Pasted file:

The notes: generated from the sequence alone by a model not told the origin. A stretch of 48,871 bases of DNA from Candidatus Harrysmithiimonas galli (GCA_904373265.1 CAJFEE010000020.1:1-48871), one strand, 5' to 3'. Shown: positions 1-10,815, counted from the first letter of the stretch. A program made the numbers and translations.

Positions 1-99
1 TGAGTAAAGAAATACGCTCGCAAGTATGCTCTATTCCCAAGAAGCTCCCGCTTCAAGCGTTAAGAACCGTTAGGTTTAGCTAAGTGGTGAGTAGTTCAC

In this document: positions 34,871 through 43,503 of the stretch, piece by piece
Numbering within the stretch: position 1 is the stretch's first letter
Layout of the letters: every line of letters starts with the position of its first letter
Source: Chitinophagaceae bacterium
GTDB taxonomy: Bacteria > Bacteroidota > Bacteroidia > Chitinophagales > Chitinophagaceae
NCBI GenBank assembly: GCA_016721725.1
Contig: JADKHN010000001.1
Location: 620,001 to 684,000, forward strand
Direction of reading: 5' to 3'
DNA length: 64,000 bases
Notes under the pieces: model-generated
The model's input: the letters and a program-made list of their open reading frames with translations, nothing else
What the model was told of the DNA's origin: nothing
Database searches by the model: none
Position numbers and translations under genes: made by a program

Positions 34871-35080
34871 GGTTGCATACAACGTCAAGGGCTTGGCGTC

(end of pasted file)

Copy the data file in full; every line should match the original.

The notes: generated from the sequence alone by a model not told the origin. A stretch of 48,871 bases of DNA from Candidatus Harrysmithiimonas galli (GCA_904373265.1 CAJFEE010000020.1:1-48871), one strand, 5' to 3'. Shown: positions 1-10,815, counted from the first letter of the stretch. A program made the numbers and translations.

Positions 1-99
1 TGAGTAAAGAAATACGCTCGCAAGTATGCTCTATTCCCAAGAAGCTCCCGCTTCAAGCGTTAAGAACCGTTAGGTTTAGCTAAGTGGTGAGTAGTTCAC

In this document: positions 34,871 through 43,503 of the stretch, piece by piece
Numbering within the stretch: position 1 is the stretch's first letter
Layout of the letters: every line of letters starts with the position of its first letter
Source: Chitinophagaceae bacterium
GTDB taxonomy: Bacteria > Bacteroidota > Bacteroidia > Chitinophagales > Chitinophagaceae
NCBI GenBank assembly: GCA_016721725.1
Contig: JADKHN010000001.1
Location: 620,001 to 684,000, forward strand
Direction of reading: 5' to 3'
DNA length: 64,000 bases
Notes under the pieces: model-generated
The model's input: the letters and a program-made list of their open reading frames with translations, nothing else
What the model was told of the DNA's origin: nothing
Database searches by the model: none
Position numbers and translations under genes: made by a program

Positions 34871-35080
34871 GGTTGCATACAACGTCAAGGGCTTGGCGTC